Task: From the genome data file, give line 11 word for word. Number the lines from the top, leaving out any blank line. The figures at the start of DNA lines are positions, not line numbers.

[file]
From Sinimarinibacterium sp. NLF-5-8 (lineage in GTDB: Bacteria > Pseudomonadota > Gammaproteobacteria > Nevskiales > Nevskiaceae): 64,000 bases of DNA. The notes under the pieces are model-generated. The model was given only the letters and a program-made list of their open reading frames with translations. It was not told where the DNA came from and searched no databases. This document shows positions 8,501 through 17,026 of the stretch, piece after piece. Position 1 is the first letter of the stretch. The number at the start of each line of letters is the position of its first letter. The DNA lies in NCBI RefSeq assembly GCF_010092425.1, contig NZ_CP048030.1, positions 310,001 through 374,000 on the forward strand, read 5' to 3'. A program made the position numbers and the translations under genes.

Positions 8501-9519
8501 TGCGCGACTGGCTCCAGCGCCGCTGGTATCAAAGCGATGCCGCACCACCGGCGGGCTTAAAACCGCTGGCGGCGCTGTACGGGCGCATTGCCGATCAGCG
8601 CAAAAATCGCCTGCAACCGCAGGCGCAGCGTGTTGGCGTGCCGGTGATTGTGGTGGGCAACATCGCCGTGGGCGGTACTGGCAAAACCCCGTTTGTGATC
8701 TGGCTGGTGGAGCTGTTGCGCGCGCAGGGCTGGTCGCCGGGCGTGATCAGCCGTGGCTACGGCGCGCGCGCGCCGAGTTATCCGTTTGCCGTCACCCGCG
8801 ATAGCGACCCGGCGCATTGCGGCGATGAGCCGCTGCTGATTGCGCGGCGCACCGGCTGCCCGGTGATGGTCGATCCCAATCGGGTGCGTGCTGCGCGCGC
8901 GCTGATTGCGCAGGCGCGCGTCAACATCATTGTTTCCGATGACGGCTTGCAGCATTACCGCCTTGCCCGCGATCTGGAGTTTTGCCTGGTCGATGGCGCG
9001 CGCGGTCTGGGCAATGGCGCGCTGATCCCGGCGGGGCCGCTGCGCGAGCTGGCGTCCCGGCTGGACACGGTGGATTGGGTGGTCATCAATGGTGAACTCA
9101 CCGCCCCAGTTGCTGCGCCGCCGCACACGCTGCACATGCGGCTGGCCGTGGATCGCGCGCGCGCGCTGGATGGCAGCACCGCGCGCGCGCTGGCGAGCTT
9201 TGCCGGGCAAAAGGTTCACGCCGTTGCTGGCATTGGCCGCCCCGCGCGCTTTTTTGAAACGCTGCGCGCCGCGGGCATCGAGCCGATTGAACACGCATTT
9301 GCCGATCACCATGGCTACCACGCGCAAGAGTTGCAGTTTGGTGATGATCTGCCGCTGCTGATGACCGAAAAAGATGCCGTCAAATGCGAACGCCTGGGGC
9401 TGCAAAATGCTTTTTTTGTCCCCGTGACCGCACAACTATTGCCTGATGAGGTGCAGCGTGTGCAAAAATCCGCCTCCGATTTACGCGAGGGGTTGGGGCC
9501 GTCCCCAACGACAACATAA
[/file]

9301 GCCGATCACCATGGCTACCACGCGCAAGAGTTGCAGTTTGGTGATGATCTGCCGCTGCTGATGACCGAAAAAGATGCCGTCAAATGCGAACGCCTGGGGC